The boys arrived at the Tom Thumb store sometime around 9:00 p.m. (the unusual man who was glaring at customers at a convenience store in Avon earlier that day was also at the Tom Thumb glaring at customers. The man was last seen at 9:00 p.m. standing outside the store next to an ice machine). For 10 or 15 minutes, the boys studied the videos, renting “Naked Gun” because their first choice, “Major League,” was checked out. After buying some candy, the boys headed home. At about 9:15 p.m. Jacob, Trevor and Aaron were making their way back from the store, videotape in hand. The older boys were on bikes; Trevor was on a push scooter. As they approached a particularly dark stretch of the road, where a long gravel driveway led to a farm (and close to the spot where Aaron had heard the strange noise) suddenly the flashlight held by Trevor picked up a figure moving from the driveway into the road in front of them.

Uncertain, the boys slowed. “Stop!“ ordered a burly man with a harsh, raspy voice who now stood before them pointing a pistol. “Turn off that flashlight. I have a gun.” The boys saw that his face was covered by black nylon stockings. (“The first thing I remember was the flash of the gun, and a guy saying, ‘Stop, I have a gun,’” Aaron recalled. “I caught my breath. I thought it was a high school kid pulling a joke on us. … Then it hits you: this is happening, it’s no joke.”)

Then the man ordered the boys to dump their bikes and scooter and to lie face down in the ditch along the road. (Aaron remembers his heart “going 1,000 beats a minute,” but having no clue what was happening. “You didn’t hear about people being kidnapped or abducted. It didn’t cross my mind.”)
He first leaned down, looked closely at Trevor’s face and demanded his age. “Ten,” Trevor said. The man then asked Aaron the same question “eleven,” Aaron answered. Brandishing the gun, the man turned to Jacob and ordered him to give his age. Jacob said that he was eleven.

Then the gunman demanded that Trevor get up and run as fast as he could to the woods. Trevor was not gone that long, maybe 10 seconds when the man waved his pistol at Aaron and yelled, “Run to the woods as fast as you can, and don’t look back or I’ll shoot!”

Aaron ran as fast as he could to catch up to Trevor. After running 100 yards, Aaron looked back — and saw nothing but darkness (other accounts of the story say Aaron witnessed the gunman grab Jacob by the elbow of his red St. Cloud hockey jacket, leading him away into the darkness).

Frantic, the boys ran to the Wetterling house. The babysitter called her father, who called 911.

Within minutes, the cul-de-sac lit up with squad cars. Petrified, Aaron looked out a living room window and kept telling himself he would see Jacob again. “Sooner or later, he’s going to come and he’s going to get out of the car and this will all be over.”

Patty Wetterling: “By the time Aaron caught up to Trevor and they felt safe enough to turn around and look back, Jacob and the man were gone. The boys ran home and told Rochelle (the babysitter) to call 911. She called her dad, and he called 911. Then he called us.

The police arrived six minutes later and went to the place where the boys had seen the man. Jacob’s footprints were on the driveway by where the man had been standing. But then they ended and his toe sort of dug into the gravel. There appeared to be some resistance at that point. There were tire tracks on the driveway.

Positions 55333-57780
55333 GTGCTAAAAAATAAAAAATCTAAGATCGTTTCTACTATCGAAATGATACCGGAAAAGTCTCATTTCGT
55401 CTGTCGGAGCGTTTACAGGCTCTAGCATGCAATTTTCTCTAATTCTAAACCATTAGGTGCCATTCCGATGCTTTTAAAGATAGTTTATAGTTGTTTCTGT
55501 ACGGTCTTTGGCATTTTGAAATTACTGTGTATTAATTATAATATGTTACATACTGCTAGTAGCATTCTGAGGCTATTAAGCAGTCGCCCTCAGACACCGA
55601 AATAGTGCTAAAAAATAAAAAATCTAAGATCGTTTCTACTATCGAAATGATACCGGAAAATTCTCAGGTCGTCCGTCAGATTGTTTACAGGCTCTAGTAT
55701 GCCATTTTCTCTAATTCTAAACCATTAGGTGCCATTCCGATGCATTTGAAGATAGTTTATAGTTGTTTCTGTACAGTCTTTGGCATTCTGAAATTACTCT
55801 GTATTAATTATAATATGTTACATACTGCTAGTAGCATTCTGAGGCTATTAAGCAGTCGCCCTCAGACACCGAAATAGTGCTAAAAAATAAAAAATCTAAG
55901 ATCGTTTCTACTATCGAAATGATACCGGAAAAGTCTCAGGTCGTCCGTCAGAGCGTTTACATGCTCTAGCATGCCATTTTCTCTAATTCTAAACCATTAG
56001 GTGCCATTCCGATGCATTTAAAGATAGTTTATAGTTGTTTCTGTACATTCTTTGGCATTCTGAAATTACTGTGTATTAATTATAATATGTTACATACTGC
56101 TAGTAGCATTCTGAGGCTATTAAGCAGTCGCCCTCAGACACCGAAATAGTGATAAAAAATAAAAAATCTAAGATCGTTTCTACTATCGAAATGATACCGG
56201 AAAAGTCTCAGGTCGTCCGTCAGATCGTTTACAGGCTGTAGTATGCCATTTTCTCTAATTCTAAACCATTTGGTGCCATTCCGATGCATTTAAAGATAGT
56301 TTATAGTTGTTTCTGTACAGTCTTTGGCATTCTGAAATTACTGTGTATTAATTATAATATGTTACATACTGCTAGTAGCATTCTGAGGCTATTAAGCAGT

The neighbor who called said, “You have to come home.” Jerry grabbed me and said, “We’ve got to go. Somebody took Jacob.” I grabbed my purse. We didn’t even say goodbye. We just walked out of the party.

We had a very long drive back. I was yelling at Jerry. He didn’t have any answers, and I just kept asking questions. We didn’t have cell phones. I kept telling him to speed, but he didn’t want to get pulled over. He thought that would delay us. I said, “No, that would mean a police escort. Just go.”

We finally arrived at our road and it was a nightmare. There was a squad car, and the police stopped us and drove us home. Trevor was just…I’ve never seen a kid wound tighter. He just couldn’t stop talking. Aaron was tucked in the corner of our kitchen, biting his nails, like he was trying to disappear. He couldn’t talk. I remember Amy and Trevor and Carmen sitting on the couch in absolute terror.”

What Trevor Wetterling and Aaron Larson described – a mask, a gun and a selection process – spawned a variety of theories. The use of a mask suggested to some that the kidnapper might have been known in the community and was trying to shield his identity. Perhaps the boys even knew him. But the boys were in close physical proximity to the kidnapper, and heard his voice several times. They never identified the criminal as someone in particular. Investigators also could not recall an instance of a stranger child kidnapping in which a gun was involved. When pedophiles take children, it is for sex. They do not want to harm them physically. The gun suggests that violence was perhaps the kidnapper’s motive (side note: in an interview from 1991, Jeff Jamar of the FBI stated that: “based on what happened at the scene, we go on the assumption that it was a sex crime from the beginning. The person who abducted Jacob had… we think, attempted to abduct someone else in the recent past and it failed, hence the gun” . I wonder what the details are surrounding that failed kidnapping? I cant find any additional information about it).


Agents assigned to the FBI Academy’s Behavioral Science Unit at the National Center for the Analysis of Violent Crime compiled a profile of Jacob’s kidnapper:
“The offender is likely to be a white male between the ages of 25 to 35 years old; very low selfimage; likely to have committed a similar crime in the past; may have some physical deformity (such as scars or acne) and is likely to have had a recent stressful event in his life which would have precipitated the high-risk approach taken in this crime. The high-risk approach also indicates the offender may have attempted similar acts recently and failed. The offender is likely to be in an unskilled or semi-skilled job that does not include contact with the public. Persons who know the offender would likely notice heightened anxiety on the offender’s part since the crime occurred.”